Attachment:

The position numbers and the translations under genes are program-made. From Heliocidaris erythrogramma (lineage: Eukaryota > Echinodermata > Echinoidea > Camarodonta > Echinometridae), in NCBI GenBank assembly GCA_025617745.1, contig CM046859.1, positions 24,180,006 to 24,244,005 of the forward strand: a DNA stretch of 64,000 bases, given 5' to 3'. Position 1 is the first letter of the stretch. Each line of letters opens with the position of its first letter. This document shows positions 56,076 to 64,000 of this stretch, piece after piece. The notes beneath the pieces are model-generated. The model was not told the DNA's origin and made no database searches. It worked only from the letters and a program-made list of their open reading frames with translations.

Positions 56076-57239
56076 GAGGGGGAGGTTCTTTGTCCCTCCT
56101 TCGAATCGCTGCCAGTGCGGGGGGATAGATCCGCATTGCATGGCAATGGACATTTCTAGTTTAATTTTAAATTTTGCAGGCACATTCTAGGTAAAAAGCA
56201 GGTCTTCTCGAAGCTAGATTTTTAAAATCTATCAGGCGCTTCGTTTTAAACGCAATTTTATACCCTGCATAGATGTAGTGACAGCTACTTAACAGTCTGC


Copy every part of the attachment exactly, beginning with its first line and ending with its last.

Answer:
The position numbers and the translations under genes are program-made. From Heliocidaris erythrogramma (lineage: Eukaryota > Echinodermata > Echinoidea > Camarodonta > Echinometridae), in NCBI GenBank assembly GCA_025617745.1, contig CM046859.1, positions 24,180,006 to 24,244,005 of the forward strand: a DNA stretch of 64,000 bases, given 5' to 3'. Position 1 is the first letter of the stretch. Each line of letters opens with the position of its first letter. This document shows positions 56,076 to 64,000 of this stretch, piece after piece. The notes beneath the pieces are model-generated. The model was not told the DNA's origin and made no database searches. It worked only from the letters and a program-made list of their open reading frames with translations.

Positions 56076-57239
56076 GAGGGGGAGGTTCTTTGTCCCTCCT
56101 TCGAATCGCTGCCAGTGCGGGGGGATAGATCCGCATTGCATGGCAATGGACATTTCTAGTTTAATTTTAAATTTTGCAGGCACATTCTAGGTAAAAAGCA
56201 GGTCTTCTCGAAGCTAGATTTTTAAAATCTATCAGGCGCTTCGTTTTAAACGCAATTTTATACCCTGCATAGATGTAGTGACAGCTACTTAACAGTCTGC